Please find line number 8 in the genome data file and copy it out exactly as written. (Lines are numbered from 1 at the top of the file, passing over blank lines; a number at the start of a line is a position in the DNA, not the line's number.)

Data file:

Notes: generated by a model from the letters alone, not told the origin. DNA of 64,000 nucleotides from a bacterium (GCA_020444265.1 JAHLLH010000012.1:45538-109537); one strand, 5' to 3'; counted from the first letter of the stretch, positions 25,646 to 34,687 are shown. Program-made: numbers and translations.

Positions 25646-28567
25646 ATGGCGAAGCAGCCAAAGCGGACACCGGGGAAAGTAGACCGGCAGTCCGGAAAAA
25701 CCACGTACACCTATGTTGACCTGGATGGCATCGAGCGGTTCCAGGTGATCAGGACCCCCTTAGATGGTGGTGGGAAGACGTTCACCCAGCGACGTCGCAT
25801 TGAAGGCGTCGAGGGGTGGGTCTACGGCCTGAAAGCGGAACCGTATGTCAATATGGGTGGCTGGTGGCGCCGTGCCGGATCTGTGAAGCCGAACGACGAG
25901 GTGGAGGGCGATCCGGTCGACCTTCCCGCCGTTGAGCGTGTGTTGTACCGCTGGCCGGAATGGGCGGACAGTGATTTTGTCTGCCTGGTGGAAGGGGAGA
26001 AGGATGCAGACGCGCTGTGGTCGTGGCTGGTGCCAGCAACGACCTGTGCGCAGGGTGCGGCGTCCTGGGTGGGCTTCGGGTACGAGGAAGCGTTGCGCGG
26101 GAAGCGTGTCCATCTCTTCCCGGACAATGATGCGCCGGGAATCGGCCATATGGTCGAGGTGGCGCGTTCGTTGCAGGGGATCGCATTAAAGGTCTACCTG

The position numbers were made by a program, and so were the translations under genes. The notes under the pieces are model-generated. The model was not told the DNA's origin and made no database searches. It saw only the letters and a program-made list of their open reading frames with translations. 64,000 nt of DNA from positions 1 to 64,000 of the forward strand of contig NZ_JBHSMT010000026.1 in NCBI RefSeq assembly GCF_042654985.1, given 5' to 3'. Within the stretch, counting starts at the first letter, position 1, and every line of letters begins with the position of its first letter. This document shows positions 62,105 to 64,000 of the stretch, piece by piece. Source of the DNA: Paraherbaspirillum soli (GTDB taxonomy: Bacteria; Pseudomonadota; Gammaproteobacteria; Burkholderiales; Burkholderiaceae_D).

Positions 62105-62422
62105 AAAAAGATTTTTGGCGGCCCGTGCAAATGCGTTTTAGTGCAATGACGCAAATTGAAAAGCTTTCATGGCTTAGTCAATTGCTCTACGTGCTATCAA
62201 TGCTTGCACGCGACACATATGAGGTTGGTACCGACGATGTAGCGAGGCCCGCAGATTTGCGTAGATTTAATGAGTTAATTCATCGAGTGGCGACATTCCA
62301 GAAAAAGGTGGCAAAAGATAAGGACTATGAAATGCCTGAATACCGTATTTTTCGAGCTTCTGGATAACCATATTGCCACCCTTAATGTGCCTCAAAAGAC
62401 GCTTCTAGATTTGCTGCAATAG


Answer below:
26101 GAAGCGTGTCCATCTCTTCCCGGACAATGATGCGCCGGGAATCGGCCATATGGTCGAGGTGGCGCGTTCGTTGCAGGGGATCGCATTAAAGGTCTACCTG